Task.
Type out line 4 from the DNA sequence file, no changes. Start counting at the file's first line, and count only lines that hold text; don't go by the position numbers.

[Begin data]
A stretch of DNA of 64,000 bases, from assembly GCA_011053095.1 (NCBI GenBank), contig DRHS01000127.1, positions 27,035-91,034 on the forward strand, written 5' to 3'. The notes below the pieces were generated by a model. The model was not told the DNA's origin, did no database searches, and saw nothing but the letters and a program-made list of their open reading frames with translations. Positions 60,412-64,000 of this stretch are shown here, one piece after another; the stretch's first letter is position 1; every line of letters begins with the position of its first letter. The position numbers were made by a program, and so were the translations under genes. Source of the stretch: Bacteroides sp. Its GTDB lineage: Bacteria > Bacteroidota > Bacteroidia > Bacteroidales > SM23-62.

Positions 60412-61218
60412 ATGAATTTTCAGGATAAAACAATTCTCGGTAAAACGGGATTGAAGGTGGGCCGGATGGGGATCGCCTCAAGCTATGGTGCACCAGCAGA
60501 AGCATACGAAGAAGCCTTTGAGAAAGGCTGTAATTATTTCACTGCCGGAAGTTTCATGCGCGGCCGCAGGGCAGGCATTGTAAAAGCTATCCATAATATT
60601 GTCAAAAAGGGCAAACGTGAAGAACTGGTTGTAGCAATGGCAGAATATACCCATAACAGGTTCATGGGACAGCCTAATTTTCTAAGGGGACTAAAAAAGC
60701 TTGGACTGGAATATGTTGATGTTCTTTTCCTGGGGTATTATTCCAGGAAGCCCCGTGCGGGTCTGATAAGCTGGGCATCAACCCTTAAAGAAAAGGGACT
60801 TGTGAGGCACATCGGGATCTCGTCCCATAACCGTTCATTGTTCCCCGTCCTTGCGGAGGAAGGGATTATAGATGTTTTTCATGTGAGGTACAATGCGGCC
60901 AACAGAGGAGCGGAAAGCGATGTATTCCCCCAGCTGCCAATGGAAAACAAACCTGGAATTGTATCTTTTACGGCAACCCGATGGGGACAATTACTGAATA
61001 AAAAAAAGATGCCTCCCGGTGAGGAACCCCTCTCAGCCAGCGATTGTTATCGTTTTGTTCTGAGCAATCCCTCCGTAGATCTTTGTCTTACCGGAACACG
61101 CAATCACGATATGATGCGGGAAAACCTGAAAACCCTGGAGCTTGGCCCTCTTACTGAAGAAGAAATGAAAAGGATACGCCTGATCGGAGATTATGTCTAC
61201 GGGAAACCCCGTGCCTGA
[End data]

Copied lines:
60501 AGCATACGAAGAAGCCTTTGAGAAAGGCTGTAATTATTTCACTGCCGGAAGTTTCATGCGCGGCCGCAGGGCAGGCATTGTAAAAGCTATCCATAATATT